Here's the rub, though: It could all change soon. The Food and Drug Administration, after more than three decades, is set to release final regulations for the sunscreen industry sometime this year. Among the draft proposals, which were released in 2007, is a rule that would limit companies from developing SPF levels above 50, since the FDA claims anything above that is misleading in the amount of protection it provides. Other proposals would hedge claims like “waterproof” and “sunblock,” and require a rating system for protection against UVA rays.
The FDA has come under fire from consumer health organizations for taking so long to finalize the ruling. Still, many agree that once passed, regulation will rein in many of the health claims in the industry.
“Consumers have a very inflated sense of what sunscreen can do for you, and it really doesn't measure up with the way they use sunscreen,” said Sonya Lunder, a senior analyst with the Environmental Working Group.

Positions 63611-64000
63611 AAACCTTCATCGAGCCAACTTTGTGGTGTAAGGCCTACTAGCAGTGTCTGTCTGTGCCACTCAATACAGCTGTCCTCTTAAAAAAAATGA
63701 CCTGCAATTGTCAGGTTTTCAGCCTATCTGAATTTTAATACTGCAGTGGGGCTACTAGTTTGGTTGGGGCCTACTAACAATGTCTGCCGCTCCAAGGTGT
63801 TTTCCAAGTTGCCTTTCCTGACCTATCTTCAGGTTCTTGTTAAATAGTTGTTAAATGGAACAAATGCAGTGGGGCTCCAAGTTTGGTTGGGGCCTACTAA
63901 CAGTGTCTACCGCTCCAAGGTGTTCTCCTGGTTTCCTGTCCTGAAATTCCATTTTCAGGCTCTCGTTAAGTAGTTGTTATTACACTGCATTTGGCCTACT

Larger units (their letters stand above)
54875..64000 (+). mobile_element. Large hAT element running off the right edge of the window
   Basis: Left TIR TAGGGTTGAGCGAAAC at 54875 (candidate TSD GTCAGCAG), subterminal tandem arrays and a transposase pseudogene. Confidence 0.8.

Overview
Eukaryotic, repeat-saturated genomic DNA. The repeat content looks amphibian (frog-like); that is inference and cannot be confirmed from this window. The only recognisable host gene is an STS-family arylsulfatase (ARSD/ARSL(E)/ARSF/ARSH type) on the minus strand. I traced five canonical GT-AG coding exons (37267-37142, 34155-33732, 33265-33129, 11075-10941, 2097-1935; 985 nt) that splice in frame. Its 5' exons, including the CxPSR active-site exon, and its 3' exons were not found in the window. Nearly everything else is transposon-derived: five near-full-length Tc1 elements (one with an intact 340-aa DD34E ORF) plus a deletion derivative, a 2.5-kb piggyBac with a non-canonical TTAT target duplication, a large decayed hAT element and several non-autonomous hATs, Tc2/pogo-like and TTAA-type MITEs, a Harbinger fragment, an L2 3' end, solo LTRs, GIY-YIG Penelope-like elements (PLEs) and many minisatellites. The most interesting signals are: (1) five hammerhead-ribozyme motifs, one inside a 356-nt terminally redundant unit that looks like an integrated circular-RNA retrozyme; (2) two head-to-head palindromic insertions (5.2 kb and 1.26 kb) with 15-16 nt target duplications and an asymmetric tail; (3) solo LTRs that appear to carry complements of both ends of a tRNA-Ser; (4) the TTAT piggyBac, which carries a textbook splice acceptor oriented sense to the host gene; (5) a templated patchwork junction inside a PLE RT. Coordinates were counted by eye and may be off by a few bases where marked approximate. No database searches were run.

Each year the EWG issues a report on the sunscreen industry that grades hundreds of products, taking into account SPF levels, UVA and UVB protection and questionable chemical ingredients like retinyl palmitate, a form of vitamin A that the National Toxicology Program has linked to skin cancer. Last year, the organization gave a passing score to only 39, or 8%, of the total number evaluated.
“People really have to read between the lines in order to buy and use sunscreen correctly in the United States,” said Lunder.